When the members of the Town Council this winter hired one of their own to a $400-a-week administrative job in town government, they saidit was a short-term assignment.
But nestled among the expenditures in this year's $830,000 budget is $25,000 for the job, a job that was never advertised, discussed openly or put before the public until after former Councilman David M. Warner was hired in January.
Warner's job is ostensibly a part-time position, although many ofhis duties -- clearing up town procedures, acting as official spokesman, making contacts with other governments and general administrative work -- are the duties of a full-time town manager.
Warner and the town's officials insist that the administrative job is not a manager's job under a different name, but they do say the creation of sucha job is not completely out of the question.
Indeed, to get around the town's prohibition on spending more than $6,000 on a contractual arrangement without a public bidding process, Warner's job is actually a series of 60-day contracts, each worth about $4,000.
That boils down to $20 an hour for up to 24 hours a week. From January untilthe end of June, he was paid $20 an hour for up to 20 hours a week.
And while the town can, of course, refuse to renew his contracts, there is no indication that his string of agreements is in jeopardy.
"I really enjoy what I'm doing now," Warner said last week. "It's good, it's fresh, challenging, interesting and enjoyable."
Mayor Earl A. J. "Tim" Warehime Jr. is pleased with Warner's performance andsays he sees no reason why he wouldn't continue in the job.
Aboutthe only reason, however, would be the actual creation of a full-time town manager. As it stands now, Warner does not have the authority of a full-time manager: He cannot fire or hire employees, he cannot write or sign town checks and he can't negotiate contracts for the town.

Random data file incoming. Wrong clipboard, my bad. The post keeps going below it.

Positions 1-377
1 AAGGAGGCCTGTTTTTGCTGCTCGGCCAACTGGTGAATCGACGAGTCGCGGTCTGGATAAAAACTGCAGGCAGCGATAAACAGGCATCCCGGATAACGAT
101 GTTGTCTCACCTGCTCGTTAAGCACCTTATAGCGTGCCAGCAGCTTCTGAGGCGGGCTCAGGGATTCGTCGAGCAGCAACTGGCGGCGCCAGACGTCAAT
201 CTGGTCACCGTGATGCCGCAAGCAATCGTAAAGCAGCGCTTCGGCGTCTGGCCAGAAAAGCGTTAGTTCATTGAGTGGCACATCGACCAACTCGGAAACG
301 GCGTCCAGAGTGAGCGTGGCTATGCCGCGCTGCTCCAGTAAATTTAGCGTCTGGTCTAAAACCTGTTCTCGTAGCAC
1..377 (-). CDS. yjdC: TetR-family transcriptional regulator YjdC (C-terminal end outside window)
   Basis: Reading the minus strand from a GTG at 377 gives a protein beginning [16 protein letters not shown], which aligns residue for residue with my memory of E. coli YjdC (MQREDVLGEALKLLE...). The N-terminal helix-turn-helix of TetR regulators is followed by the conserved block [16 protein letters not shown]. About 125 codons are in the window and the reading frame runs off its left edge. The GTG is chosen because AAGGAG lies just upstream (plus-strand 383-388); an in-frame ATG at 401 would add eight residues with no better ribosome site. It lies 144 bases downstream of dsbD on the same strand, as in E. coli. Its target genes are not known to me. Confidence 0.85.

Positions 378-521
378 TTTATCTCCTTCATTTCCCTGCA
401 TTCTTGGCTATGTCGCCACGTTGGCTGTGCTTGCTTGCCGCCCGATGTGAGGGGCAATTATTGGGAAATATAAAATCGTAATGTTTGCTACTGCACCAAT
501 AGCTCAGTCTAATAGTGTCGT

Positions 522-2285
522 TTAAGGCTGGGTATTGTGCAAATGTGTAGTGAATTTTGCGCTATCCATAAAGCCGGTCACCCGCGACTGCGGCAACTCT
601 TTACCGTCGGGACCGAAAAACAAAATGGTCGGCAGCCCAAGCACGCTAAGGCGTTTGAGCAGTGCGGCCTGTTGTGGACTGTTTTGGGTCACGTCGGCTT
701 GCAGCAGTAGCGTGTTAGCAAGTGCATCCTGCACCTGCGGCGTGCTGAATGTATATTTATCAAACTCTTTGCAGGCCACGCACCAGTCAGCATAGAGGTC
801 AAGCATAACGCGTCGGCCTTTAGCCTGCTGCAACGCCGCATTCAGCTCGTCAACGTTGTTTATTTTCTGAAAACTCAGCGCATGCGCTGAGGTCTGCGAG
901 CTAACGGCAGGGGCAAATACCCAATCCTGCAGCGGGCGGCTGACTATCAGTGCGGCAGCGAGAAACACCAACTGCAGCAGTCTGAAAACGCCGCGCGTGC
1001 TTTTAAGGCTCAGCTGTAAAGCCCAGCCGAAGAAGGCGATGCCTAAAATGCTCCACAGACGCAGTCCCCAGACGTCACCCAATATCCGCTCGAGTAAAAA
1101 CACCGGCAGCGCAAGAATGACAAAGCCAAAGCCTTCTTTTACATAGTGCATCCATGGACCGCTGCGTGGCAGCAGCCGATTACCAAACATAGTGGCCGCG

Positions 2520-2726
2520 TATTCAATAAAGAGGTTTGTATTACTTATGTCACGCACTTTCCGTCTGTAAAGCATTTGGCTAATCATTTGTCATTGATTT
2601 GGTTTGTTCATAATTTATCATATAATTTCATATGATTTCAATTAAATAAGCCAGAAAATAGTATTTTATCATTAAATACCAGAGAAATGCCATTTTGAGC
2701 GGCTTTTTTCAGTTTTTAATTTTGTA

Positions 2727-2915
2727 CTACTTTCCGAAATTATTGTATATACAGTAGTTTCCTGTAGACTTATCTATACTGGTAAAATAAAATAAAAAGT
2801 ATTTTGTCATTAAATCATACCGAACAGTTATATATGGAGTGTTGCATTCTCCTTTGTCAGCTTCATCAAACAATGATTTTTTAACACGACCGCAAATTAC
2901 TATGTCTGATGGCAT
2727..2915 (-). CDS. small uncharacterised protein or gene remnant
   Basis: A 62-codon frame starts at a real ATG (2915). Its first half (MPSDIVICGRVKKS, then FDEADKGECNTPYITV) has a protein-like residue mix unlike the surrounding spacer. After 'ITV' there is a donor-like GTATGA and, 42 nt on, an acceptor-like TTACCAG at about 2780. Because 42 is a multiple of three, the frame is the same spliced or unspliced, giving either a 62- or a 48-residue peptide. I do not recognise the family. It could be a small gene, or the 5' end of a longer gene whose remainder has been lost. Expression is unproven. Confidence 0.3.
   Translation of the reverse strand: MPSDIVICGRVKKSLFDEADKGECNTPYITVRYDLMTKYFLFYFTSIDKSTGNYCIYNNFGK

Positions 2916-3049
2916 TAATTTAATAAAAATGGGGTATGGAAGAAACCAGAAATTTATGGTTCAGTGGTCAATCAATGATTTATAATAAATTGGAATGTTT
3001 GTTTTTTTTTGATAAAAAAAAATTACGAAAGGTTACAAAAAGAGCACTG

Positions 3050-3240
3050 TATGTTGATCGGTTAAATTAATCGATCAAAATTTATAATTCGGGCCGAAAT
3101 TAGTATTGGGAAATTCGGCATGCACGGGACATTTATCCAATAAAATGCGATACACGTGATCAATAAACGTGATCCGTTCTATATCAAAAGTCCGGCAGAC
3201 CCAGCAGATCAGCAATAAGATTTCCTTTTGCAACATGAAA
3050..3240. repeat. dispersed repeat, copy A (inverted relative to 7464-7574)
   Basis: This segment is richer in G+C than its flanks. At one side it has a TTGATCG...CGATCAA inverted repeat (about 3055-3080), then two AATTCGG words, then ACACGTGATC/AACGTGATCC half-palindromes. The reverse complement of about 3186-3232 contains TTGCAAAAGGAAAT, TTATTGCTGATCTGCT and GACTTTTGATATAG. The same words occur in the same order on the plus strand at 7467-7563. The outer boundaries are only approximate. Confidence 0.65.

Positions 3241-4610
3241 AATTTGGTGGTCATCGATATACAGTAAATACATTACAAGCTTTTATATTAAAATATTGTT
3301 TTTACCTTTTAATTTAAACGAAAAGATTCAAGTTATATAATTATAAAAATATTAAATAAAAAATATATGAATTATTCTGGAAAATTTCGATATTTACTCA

But with the retirement of longtime Clerk/Treasurer Kathryn L. Riley expected within a year, serious consideration is being paid to the creation of a manager's job.
But Warner has insisted that he wouldn't be interested in such a post. "In a lot of ways, I am doing the kinds of jobs a manager would be doing," he said. "I'm not sure I want to change the flexibility I have now."
Warner's job came about after closed-door meetings in Novemberand December, when the council was wrestling with how to manage the town once full-time Mayor Elmer C. Lippy Jr. left the Memorial Building for the County Office Building. Warner was still a councilman during those discussions.
He resigned from the council in January and then was awarded the first of several contracts for the newly created projects administrator post.
Warner, 51, officially is hired through his 4-year-old company, P.S. of Manchester, a firm that employs Warner as a sort of handyman and errands-runner.
Warner spent 25 years with the county Board of Education -- 12 years as a teacher and 13 years in transportation. Histaking full-time work could reduce his school board pension.
And while most job openings in government are supposed to be open to an application process, this job, say the town's attorneys, didn't have to be.
But if the town hired a manager, that job would have to be, according to the town's charter.
A manager is expected to cost close to $50,000 a year in salary and benefits. If Manchester were to hire a manager, it would join ranks with Taneytown, Sykesville and Hampstead.